World Library  
Flag as Inappropriate
Email this Article

Telecommunications in Tajikistan


Telecommunications in Tajikistan

The conventional telephone system is in poor condition because it has received little investment in the post-Soviet era. As of 2007 there were 340,000 telephone lines in use, a ratio of one per 21 people. Many towns are not connected to the national network. In the early 2000s, the state telecommunications agency, Tajiktelekom, received international aid to upgrade the telephone system. In 2007 there were 3.5 million mobile telephones in use, compared with only 47,300 in 2003. This makes Tajikistan the 90th most cellular-capable country in the world. Among several cellular networks, the Babilon Mobile Company, a US-Tajik joint venture, claimed to have 40 percent of the market in 2006. The June 2006 launch of the KazSat communications satellite from Kazakhstan was expected to reduce the dependence of all the Central Asian countries on European and U.S. telecommunications satellites. Launch of a second KazSat is planned for 2009. The country's international calling code is 992.[1]


  • Radio 1
  • Television 2
  • Internet 3
  • See also 4
  • References 5


There are 16 radio broadcast stations: 8 AM, 10 FM, and 2 shortwave as of 2009. Only 10 are estimated to be transmitting. There were an estimated 1.291 million radios in Tajikistan in 1991, approximately 1 for every 3.9 people.


There are 24 licensed television broadcasting stations as of 2012, though only 15 are though to be actively broadcasting. There were an estimated 860,000 televisions in Tajikistan in 1991, approximately 1 for every 5.9 people.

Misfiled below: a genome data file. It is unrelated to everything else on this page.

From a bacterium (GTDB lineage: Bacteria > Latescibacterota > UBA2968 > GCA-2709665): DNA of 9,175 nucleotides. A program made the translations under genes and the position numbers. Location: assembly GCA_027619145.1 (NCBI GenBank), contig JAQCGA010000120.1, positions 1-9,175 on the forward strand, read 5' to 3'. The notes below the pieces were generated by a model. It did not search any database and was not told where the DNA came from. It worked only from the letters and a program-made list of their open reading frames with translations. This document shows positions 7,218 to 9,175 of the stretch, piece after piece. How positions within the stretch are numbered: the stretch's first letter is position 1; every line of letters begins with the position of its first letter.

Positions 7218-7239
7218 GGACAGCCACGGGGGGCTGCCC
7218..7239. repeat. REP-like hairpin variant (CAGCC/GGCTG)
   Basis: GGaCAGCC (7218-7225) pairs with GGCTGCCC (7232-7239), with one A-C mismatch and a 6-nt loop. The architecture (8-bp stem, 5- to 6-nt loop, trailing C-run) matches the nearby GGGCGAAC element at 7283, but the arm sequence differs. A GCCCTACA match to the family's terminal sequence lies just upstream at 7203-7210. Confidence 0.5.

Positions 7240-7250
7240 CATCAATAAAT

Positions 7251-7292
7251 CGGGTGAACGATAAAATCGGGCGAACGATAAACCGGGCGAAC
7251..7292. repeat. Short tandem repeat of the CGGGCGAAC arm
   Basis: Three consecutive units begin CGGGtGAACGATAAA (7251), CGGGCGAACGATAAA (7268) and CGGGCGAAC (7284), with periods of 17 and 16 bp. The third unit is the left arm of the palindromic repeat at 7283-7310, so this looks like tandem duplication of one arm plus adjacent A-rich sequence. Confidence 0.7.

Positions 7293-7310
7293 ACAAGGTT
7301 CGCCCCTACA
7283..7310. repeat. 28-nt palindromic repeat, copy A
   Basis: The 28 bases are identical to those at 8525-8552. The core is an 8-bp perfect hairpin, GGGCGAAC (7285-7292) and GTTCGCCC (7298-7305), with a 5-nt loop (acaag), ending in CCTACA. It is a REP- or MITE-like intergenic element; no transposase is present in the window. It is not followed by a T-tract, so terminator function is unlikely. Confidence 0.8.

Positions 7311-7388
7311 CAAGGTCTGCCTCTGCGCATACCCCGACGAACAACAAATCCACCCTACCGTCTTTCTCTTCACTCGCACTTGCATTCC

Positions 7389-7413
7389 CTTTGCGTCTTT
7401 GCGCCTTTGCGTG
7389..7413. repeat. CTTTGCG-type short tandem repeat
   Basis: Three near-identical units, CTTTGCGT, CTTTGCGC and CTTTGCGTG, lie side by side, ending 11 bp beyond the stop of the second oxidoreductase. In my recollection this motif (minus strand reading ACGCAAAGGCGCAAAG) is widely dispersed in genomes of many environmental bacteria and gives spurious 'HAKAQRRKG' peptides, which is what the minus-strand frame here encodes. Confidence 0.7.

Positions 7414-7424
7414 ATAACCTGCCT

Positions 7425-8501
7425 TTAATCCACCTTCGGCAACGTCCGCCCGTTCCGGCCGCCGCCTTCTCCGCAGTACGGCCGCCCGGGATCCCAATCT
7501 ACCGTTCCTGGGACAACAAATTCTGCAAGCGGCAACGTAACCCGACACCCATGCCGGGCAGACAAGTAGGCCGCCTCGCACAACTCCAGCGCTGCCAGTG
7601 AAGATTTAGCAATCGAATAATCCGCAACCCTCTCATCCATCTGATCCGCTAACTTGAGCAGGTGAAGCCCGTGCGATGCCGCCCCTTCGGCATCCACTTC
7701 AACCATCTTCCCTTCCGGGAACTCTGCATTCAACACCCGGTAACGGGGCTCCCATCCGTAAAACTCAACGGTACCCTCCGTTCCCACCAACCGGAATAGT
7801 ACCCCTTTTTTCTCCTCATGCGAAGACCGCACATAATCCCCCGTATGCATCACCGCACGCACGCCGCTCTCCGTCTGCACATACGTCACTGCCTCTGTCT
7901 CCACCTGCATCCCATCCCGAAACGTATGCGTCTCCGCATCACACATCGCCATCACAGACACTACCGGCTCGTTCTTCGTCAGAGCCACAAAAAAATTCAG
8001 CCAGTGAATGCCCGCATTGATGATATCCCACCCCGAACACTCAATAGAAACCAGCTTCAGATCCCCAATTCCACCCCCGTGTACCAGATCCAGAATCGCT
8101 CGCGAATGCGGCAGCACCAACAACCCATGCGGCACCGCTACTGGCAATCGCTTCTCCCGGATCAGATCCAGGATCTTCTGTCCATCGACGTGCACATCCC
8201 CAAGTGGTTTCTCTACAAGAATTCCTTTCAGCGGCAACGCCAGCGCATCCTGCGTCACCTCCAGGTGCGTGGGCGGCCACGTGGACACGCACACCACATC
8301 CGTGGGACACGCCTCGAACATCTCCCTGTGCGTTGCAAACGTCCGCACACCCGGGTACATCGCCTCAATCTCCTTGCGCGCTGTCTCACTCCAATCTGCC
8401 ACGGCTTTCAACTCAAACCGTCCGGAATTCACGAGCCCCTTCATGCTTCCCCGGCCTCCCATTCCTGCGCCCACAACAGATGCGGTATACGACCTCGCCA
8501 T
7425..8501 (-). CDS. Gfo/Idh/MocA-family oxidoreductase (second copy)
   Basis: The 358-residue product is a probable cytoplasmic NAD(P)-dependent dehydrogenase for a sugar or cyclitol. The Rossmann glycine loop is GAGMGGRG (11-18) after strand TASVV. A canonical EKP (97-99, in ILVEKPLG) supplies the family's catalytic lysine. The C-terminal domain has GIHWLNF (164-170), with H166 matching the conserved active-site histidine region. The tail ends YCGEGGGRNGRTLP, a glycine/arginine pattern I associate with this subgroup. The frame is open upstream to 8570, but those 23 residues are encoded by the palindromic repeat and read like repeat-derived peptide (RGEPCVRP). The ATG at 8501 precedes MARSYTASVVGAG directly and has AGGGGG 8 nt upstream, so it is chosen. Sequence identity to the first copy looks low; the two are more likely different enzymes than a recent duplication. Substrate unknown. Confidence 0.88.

Internet use has grown slowly - in 2004 only seven Internet service providers were in operation. However, there were 1,158 Tajikistani internet hosts in 2008, placing Tajikistan 150th in the world. As of 2005, there were 19,500 internet users in Tajikistan, making it the 190th internet-connected country in the world at the time. Tajikistan's internet country code is .tj.

See also


 This article incorporates public domain material from the CIA World Factbook document "Tajikistan" (retrieved on 2009-08-10).

 This article incorporates public domain material from websites or documents of the Library of Congress Country Studies.

  1. ^ Tajikistan country profile. Library of Congress Federal Research Division (January 2007). This article incorporates text from this source, which is in the public domain.

This article was sourced from Creative Commons Attribution-ShareAlike License; additional terms may apply. World Heritage Encyclopedia content is assembled from numerous content providers, Open Access Publishing, and in compliance with The Fair Access to Science and Technology Research Act (FASTR), Wikimedia Foundation, Inc., Public Library of Science, The Encyclopedia of Life, Open Book Publishers (OBP), PubMed, U.S. National Library of Medicine, National Center for Biotechnology Information, U.S. National Library of Medicine, National Institutes of Health (NIH), U.S. Department of Health & Human Services, and, which sources content from all federal, state, local, tribal, and territorial government publication portals (.gov, .mil, .edu). Funding for and content contributors is made possible from the U.S. Congress, E-Government Act of 2002.
Crowd sourced content that is contributed to World Heritage Encyclopedia is peer reviewed and edited by our editorial staff to ensure quality scholarly research articles.
By using this site, you agree to the Terms of Use and Privacy Policy. World Heritage Encyclopedia™ is a registered trademark of the World Public Library Association, a non-profit organization.

Copyright © World Library Foundation. All rights reserved. eBooks from Project Gutenberg are sponsored by the World Library Foundation,
a 501c(4) Member's Support Non-Profit Organization, and is NOT affiliated with any governmental agency or department.